Week 13 – The Poor Journalist’s Toolkit
You’re a journalism student. You open your wallet looking for a fiver but a moth flutters out.
Turns out you don’t quite have the cash to pay for the tools you need to become an award-winning reporter. After all, Photoshop, Office, Audition and Final Cut Pro don’t come cheap. So what to do?
Luckily, there are alternatives that are pretty close to as good as the industry standards.
One way to save yourself some cash is to buy an older used computer or one without an OS installed. But buying a machine without Mac OSX or Windows 7 installed means you’ll have to do some work to get the darn thing to do anything.
This is where Linux operating systems come in to save the day. Most Linux distributions are free, come loaded with lots of free software and are generally pretty easy to install.
There are lots of different flavours of Linux, so a bit of time and trial-and-error testing may be in your future. But if you’re in a hurry, try Ubuntu.
Microsoft Office will cost you hundreds of dollars for the professional suite. Ouch.
OpenOffice.org, on the other hand, is free and matches up well with MS Office. It includes:
– Writer, an alternative to MS Word
– Calc, an alternative to MS Excel
– Impress, an alternative to MS PowerPoint
– Draw, an alternative to MS Visio
– Base, an alternative to MS Access
There are other free office suite options, but none as mature and complete as OpenOffice.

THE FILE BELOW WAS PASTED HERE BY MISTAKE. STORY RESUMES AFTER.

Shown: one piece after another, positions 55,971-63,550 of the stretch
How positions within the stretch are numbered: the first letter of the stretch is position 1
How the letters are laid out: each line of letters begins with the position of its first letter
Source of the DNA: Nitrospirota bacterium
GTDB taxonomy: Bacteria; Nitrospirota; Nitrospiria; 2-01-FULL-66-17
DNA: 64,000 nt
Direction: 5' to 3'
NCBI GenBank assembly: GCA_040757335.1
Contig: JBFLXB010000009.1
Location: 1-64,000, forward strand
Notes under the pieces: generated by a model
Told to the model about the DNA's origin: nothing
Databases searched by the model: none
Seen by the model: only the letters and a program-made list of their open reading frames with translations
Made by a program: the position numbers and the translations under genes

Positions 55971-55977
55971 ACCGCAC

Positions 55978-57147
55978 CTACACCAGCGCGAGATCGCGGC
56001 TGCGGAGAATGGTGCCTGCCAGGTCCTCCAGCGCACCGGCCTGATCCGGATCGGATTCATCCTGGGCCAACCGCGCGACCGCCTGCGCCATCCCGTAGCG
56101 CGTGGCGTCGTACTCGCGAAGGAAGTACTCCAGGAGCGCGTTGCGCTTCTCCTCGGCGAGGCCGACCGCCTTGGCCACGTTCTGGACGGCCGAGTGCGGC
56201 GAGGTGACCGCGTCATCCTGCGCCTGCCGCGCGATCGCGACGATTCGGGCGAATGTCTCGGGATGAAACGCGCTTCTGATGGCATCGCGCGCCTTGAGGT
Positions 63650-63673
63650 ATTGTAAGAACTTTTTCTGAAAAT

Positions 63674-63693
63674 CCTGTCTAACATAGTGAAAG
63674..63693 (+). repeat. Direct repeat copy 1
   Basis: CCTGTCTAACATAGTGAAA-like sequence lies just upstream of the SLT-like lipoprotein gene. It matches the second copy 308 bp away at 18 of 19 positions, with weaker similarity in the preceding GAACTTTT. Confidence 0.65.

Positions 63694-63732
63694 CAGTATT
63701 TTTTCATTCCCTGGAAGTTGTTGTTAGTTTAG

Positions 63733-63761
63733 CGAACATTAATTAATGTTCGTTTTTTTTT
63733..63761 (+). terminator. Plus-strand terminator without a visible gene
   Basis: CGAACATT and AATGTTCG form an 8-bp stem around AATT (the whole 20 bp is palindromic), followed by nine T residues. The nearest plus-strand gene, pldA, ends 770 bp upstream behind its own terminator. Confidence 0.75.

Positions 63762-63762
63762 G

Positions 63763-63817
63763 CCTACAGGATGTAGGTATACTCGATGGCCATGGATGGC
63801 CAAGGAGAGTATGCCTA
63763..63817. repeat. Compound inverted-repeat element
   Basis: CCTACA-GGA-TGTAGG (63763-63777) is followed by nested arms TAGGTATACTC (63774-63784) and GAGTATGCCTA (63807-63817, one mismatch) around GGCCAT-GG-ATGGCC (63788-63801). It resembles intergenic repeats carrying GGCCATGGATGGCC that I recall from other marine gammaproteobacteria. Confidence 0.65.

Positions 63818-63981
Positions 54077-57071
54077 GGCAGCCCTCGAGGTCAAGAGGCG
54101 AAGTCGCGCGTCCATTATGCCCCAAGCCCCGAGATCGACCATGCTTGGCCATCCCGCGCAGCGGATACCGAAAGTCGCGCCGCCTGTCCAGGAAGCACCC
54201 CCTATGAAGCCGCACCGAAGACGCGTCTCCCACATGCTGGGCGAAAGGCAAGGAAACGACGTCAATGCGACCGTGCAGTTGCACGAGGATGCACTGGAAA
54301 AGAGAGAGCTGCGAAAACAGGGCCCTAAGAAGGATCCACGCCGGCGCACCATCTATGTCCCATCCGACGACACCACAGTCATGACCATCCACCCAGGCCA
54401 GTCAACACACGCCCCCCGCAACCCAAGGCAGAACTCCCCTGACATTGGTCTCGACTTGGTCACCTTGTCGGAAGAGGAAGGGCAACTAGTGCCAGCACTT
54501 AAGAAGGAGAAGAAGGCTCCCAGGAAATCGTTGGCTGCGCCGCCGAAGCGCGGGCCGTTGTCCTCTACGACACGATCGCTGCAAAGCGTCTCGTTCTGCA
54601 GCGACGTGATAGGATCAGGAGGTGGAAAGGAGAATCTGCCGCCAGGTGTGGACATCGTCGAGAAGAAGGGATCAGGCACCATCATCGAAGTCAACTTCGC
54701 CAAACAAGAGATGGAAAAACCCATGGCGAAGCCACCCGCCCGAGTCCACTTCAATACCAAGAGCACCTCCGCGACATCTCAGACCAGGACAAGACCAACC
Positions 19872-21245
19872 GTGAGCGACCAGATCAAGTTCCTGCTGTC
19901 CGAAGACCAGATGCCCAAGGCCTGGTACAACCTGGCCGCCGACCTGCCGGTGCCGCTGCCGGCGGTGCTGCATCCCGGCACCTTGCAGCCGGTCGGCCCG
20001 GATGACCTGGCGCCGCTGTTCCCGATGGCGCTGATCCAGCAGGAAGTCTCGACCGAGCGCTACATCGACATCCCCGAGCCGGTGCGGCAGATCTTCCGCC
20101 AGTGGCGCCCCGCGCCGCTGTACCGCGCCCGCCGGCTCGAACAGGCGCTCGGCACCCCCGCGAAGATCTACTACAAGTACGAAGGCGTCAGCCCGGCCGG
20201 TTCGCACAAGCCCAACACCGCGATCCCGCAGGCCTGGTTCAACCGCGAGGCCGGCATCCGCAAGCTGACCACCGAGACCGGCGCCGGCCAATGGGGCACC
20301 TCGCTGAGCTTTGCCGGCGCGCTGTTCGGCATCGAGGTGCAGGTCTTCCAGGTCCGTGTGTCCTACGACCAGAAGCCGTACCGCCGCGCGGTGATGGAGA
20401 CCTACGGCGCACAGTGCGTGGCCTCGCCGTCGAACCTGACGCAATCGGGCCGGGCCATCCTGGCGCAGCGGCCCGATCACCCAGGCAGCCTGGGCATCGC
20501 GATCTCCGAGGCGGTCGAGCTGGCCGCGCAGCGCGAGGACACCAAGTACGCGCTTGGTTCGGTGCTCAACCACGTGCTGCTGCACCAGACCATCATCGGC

If you’d rather not download and install software, then check out Google Docs. If you’ve got a Gmail account, you’ve already got access.
One big advantage of Google Docs is not having to worry about remembering to copy your files to a USB stick or portable drive. All you need is an Internet connection and all your files are there at your fingertips.
Two words: The Gimp.
Okay, actually five words: The GNU Image Manipulation Program.
This is a powerful piece of photo manipulation software. It matches up pretty well with Photoshop, but The Gimp is free.
It’ll work on Mac, PC and Linux machines — another bonus.
There is one negative, though. The learning curve is steep. Even so, definitely worth a look.
Don’t need to edit sound very often to justify shelling out for pro-level software but do it enough that you want pro-level functionality?
Try Audacity. It’ll do the trick with ease.
One thing to remember: Audacity won’t do everything out of the box. If you want to save your files as mp3s, for example, you’ll have to install an add-on.